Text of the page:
Ontario – court rebuffs critique of commonplace, frequently enforced, understandable arbitration clause – #095

In V Hazelton Limited v. Perfect Smile Dental Inc., 2018 ONSC 3958, Mr. Justice Edward M. Morgan dismissed a landlord’s objection to an arbitration clause, stating that the wording was clear enough to those familiar with commercial leases.  Morgan J.’s comments can lend themselves to other types of contracts, tipping the balance if need be in favour of enforcing clauses that, while falling short of ideal wording, are commonplace, frequently enforced and likely to be understood without trouble by an experienced arbitrator. 

The dispute involved commercial lease renewal rights between V Hazelton Limited, tenant (“Applicant”) and Perfect Smile Dental Inc., landlord (“Landlord”).  The lease, dated October 1, 2012 (“Lease”), terminated on September 31, 2017, with an option to renew for a further five (5) year term.  In 2016, with Landlord’s knowledge, Applicant sub-let the premises to Mr. Marcus Chaves but reserved the renewal option to itself.

Despite negotiations, Applicant and Landlord failed to agree to terms for a renewal.  Landlord entered into a new lease with Mr. Chaves.

Applicant’s Lease with Landlord contained an arbitration clause in the event the parties disagreed over exercise of the renewal option and the rent.  In exchanges prior to litigation, the Landlord itself advised that it would send its proposed rent amount to the arbitrator for determination.

Despite the arbitration clause in the Lease and despite an initial intention to undertake arbitration, Landlord resisted arbitration.  The parties eventually found their way to court for an action in damages due to breach of the Lease’s renewal option.

Morgan J. commented on Landlord’s objection to the arbitration clause and dismissed it, stating that it was clear enough to those familiar with commercial leases.  His reasons did not include the text of the arbitration clause and one must assume that there was something lacking in the text to trigger Landlord’s eventual objection.  Morgan J.’s comments could apply in other types of nominate contracts which use less-than-perfect arbitration wording but which share the same three characteristics of the Lease’s arbitration clause: commonplace, frequently enforced and likely to be understood without trouble by an experienced arbitrator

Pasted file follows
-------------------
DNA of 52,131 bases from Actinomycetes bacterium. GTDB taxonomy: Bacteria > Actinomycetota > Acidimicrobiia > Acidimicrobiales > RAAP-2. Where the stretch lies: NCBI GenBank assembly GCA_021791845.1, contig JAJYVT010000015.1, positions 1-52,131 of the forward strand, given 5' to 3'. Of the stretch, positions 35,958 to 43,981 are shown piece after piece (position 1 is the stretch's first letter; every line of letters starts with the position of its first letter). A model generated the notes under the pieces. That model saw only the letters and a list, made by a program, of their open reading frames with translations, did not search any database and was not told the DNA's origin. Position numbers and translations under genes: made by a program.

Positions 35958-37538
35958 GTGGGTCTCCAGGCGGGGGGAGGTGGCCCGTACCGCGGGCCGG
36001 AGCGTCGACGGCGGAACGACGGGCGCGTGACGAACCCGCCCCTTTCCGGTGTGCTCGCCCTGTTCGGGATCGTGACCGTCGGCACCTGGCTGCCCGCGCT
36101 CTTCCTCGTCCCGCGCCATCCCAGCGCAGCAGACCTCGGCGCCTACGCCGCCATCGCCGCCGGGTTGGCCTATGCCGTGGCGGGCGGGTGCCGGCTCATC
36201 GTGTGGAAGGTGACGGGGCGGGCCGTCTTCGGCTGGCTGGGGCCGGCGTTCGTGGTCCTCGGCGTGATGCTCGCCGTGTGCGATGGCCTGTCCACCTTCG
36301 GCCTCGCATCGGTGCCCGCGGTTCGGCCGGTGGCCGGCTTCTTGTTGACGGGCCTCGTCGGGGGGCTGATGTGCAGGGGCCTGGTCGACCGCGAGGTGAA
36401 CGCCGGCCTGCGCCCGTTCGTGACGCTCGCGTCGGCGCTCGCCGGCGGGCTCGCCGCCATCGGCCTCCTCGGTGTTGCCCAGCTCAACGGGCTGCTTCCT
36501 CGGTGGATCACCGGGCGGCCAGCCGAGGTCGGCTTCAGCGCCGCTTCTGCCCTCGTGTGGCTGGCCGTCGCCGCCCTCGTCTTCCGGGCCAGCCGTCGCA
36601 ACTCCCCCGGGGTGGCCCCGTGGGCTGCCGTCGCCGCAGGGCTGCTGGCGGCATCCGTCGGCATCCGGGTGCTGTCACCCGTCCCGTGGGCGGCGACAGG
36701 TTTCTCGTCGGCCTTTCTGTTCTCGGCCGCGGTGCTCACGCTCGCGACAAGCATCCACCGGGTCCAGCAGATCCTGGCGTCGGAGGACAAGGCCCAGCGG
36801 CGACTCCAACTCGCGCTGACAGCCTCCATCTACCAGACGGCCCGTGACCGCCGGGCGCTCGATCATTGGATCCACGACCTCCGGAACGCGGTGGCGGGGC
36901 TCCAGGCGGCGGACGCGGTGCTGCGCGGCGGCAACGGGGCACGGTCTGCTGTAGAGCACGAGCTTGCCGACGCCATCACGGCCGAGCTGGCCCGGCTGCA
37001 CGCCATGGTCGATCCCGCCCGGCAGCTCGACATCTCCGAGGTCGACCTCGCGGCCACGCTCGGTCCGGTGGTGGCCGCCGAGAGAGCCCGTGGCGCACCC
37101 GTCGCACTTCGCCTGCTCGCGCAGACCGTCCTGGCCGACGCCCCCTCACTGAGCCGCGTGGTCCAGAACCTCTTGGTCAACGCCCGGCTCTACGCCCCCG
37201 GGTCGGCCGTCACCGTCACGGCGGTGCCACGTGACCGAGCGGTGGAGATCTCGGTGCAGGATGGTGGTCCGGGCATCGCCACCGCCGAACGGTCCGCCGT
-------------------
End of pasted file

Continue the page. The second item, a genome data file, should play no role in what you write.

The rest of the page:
[12] The Landlord also takes the position that the renewal clause in the Lease is void for uncertainty since it does not set out a specific renewal rent. Counsel for the Landlord also contends that the reference to arbitration of the renewal rent is not well drafted, and does not give the arbitrator sufficient guidance to be an enforceable arbitration clause.

 [13] This type of clause, however, is a commonplace one, and has frequently been enforced. I do not have any trouble understanding it, and would assume that an experienced arbitrator would likewise have no such trouble. The arbitrator is to fix the rent for the 5 year renewal of the tenancy, and in the ordinary course that rent is to be fair market value. The Landlord himself acknowledged that in correspondence with the Applicant in September 2017.

 [14] An agreement to renew at a rent to be agreed upon, failing which the parties shall submit to arbitration to determine fair market value rent, is not unduly vague; the arbitration process is a well-known and acceptable mechanism for making a renewal clause enforceable: Re Tsiribis and Panopoulos, [1981] OJ No 713, at para 9. This clause does not constitute a mere ‘agreement to agree’, where there is “no agreement on the price or on any method by which the price was to be calculated”: Courtney and Fairbairn Ltd v Tolaini Brothers (Hotels) Ltd, [1975] ADR. L.R. 00/00 (per Lord Denning). A provision in which parties agree to submit a rental value to arbitration is one which is specifically enforceable: Re Calford Properties Ltd and Kelly’s Billiards Ltd., 1973 CanLII 215 (AB QB), [1973] AJ No 161, at paras 22-23.

Despite declaring that the arbitration clause was valid and clear, Morgan J. proceeded to resolve the dispute.  He began by acknowledging that he did not know what an arbitrator would have set as a rent but used the lease Mr. Chaves had with Landlord as a proxy for a fair market value.

The reasons do include helpful commentary on commercial leasing and the damages, if any, stemming from a landlord’s decision to rent the leased premises to another tenant.  For example, Morgan J. identified the competing rights at issue in the application before him.  He held that Landlord had legally exercised its property rights by re-taking the premises at the termination but, at the same time, had breached Applicant’s Lease rights by failing to negotiate or arbitrate the renewal in good faith.

Based on the particular facts in the case, including a new tenant earlier located by Applicant itself and the absence of any damages to Applicant, Morgan J. determined that Applicant suffered no losses and dismissed Applicant’s application.